Two years ago.their previous wrong-doings and then embraced each other with tears running down their cheeks. women.the men. Its screenlike peaks later became the site of the Hua-ting Temple where. Zhong-feng (12632-1323) . an ancient stone table was dug up.were converted to the Dharma and received the Precepts before going away. I had intervened so that Governor Tang bought it and then asked me to be its Abbot. young and old of the two families . On that occasion about thirty or more people . When the second son of the Indian King Ashoka went there.who had practiced and realized the Dharma under his eminent teacher. It was undated but bore an inscription wit h the two characters ‘Yunxi’ (Abode of Clouds) upon it. In the course of reconstruction. the Temple of Hua-ting (also called ‘Yun-xi’ or ‘Abode of Clouds’) was rebuilt. He was known as the ‘Spirit of the Emerald Phoenix’ and the mountain was then named after him. when this holy site was about to be sold to the foreigners in Yunnan. but it was later called Hua-ting (Flower-arbor) after the mountain on account of its flowery abundance.
. Chan Master Xuan-feng . It was later placed on top of the Hai Hui Stupa containing the ashes of dead disciples. West of Lake Kunming was a mountain called Bi-ji (Emerald Cock). in the Yuan Dynasty (1280-1367). Those who had come along were deeply moved and stayed at the temple for three days.
MY 83RD YEAR
That year.built a temple called Yuan-jue (Complete Enlightenment). he saw a flock of Emerald Phoenix and decided to stay on in order to practice self-cultivation and thereby realized the Way.
and one day we found a package containing gold and silver coins worth over 200. I said: ‘According to Buddhist regulations. The Province of Yunnan suffered greatly from a long drought which had continued from the previous year and the number of diphtheria victims could not be counted. particularly to the Sangha) and the monks can appeal for funds when they are in need of provisions. ‘I have heard that a snowfall can stop an epidemic of diphtheria. we built a new temple called Zhao-di and the village there was named after it. As the diphtheria remained unchecked.000 dollars which I proposed to hand over to the Government for use as a relief fund. from army commanders to the man in the street.e. You could make contributions in your own names to cultivate the field of blessedness (i. When those present suggested that the find be kept to ease the monastery’s financial diff iculties. The whole population. we broke them when we picked up the package and it would be unpardonable if we kept it for ourselves. I then set up an altar for the purpose and within three days torrential rain fell. which had been the property of the school of agriculture so that we could build Yun-xi’s secondary temple with its main hall and dormitories.’ My suggestion was approved and the coins were handed over to the Government for a relief fund.. how can we obtain snow?’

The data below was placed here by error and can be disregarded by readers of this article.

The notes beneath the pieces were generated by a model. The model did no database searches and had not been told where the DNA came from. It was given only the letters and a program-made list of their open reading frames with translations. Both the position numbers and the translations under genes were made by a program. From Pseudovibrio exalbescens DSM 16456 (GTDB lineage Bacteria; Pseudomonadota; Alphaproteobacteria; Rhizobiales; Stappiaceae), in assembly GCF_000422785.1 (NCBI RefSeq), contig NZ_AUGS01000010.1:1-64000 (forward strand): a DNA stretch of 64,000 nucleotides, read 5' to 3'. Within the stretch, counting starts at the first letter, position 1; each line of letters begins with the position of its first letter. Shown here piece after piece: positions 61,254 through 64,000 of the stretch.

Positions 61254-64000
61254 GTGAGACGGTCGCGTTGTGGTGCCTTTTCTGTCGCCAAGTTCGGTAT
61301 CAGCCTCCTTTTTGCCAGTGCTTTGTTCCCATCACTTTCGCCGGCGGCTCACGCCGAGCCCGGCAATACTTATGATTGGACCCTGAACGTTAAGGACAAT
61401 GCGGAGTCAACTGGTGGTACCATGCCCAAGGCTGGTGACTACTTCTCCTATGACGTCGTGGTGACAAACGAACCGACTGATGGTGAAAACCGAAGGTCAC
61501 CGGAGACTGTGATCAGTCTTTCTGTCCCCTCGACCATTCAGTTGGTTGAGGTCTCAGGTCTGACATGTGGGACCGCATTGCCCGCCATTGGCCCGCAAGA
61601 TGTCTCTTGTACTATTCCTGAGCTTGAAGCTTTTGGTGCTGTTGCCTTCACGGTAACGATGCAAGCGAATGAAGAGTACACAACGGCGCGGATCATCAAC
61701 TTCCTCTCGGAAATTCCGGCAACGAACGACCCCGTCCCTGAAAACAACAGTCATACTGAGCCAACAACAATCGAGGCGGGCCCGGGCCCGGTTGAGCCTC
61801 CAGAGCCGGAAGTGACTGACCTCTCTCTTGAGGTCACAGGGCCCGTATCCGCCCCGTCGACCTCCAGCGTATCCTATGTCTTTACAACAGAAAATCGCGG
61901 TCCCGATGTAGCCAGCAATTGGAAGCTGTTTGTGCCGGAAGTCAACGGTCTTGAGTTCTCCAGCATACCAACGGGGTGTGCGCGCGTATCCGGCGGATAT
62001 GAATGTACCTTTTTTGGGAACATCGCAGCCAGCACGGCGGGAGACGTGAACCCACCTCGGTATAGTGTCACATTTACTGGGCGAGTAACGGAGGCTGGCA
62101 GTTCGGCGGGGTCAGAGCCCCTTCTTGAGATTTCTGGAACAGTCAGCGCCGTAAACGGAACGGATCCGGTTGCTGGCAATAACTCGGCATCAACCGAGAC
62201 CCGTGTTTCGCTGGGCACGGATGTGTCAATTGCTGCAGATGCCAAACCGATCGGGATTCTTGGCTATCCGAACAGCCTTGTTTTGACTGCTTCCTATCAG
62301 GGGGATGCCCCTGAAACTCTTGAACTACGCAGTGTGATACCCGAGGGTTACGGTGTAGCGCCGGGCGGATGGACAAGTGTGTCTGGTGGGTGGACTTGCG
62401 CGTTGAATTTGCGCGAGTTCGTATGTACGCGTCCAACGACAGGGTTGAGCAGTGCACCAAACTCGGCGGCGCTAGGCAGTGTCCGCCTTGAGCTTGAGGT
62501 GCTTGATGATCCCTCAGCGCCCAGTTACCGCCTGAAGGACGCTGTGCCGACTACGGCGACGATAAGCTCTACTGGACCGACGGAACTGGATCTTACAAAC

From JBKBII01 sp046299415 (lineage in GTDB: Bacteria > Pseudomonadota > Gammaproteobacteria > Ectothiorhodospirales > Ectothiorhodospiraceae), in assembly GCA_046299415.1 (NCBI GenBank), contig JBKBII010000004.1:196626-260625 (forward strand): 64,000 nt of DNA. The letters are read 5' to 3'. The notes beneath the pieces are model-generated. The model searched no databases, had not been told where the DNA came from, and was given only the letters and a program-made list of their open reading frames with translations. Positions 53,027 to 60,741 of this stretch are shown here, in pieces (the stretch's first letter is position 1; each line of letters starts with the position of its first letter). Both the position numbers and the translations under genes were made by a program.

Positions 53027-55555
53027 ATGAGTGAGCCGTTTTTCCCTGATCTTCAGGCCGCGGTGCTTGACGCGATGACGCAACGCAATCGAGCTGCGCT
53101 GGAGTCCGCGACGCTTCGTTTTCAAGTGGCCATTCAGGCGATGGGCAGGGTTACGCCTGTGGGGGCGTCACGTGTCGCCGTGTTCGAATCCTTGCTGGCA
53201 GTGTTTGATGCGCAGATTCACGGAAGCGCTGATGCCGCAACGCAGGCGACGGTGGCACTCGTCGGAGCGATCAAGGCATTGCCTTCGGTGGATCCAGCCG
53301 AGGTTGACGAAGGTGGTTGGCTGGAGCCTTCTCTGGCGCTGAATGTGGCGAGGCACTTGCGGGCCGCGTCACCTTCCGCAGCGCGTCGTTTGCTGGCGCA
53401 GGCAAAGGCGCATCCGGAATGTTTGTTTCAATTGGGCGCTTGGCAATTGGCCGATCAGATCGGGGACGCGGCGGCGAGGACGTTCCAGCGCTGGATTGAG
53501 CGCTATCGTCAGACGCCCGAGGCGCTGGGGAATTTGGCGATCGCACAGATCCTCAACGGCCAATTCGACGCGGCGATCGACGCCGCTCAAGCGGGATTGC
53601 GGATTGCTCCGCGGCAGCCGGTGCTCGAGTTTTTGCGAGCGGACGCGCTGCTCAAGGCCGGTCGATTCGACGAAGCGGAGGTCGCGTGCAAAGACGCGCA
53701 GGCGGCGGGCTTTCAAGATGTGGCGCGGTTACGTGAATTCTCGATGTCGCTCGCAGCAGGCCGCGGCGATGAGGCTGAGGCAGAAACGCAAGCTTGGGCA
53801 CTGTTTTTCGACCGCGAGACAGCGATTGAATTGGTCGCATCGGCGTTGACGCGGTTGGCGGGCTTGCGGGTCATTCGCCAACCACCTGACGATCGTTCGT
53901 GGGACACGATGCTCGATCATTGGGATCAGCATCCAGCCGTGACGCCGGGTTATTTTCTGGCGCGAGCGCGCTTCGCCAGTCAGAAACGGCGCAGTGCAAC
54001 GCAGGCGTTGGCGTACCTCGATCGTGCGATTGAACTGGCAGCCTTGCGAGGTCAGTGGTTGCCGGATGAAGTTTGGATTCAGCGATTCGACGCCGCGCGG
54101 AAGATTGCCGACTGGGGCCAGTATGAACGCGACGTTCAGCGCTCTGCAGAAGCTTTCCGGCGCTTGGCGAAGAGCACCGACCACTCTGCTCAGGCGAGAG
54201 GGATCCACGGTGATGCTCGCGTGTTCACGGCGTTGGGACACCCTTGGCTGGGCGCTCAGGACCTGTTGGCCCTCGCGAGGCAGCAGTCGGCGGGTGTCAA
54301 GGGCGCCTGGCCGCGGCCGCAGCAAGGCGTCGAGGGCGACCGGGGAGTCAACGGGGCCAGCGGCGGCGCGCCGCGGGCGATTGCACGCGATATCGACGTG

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.(As an act of generosity) Academician Chen-Xiao-fu exchanged his own flower-garden for the former site of Sheng-yin Temple. After his return. but I dare not keep lost property for the temple. Tang said. At the time it had not rained for five months. We felled timber from the thick forest behind the mountain. a monk is forbidden to pick up money lost by others. thought of the lofty virtue of the former Governor Tang and agreed to welcome him back as Governor of the Province. to give alms. At the foot of the mountain. he came to the temple and asked me to pray for rain. but spring is drawing to its end.
this fourth year of the Jia-jing Reign (1525-6). ‘I will set up an altar for the purpose. (4) Sramanera. One of the tombs had a stone tablet inscribed with the life of Bhiksu called Dao-ming who was born in the Dao-guang reign (1821-50) and was eventually sent by his parents to the temple in order to join the Sangha. a coffin was found more than ten feet below ground bearing the inscription: ‘Mrs.
MY 84TH YEAR
That year saw the building of the stupa for the ashes of the seven classes of disciples. Her ashes were then placed in the space reserved for Upasikas. please pray for snow with all your heart. The next day a foot of snow fell.87 When the foundations were dug. or notice nuns who observe the minor precepts. (2) Bhiksuni. Li. after which he never saw him again but felt
The seven classes of disciples: (1) Bhiksu.’ Her face was fresh as if she were still alive.’ Tang then observed the rules of pure living and I prayed for snow.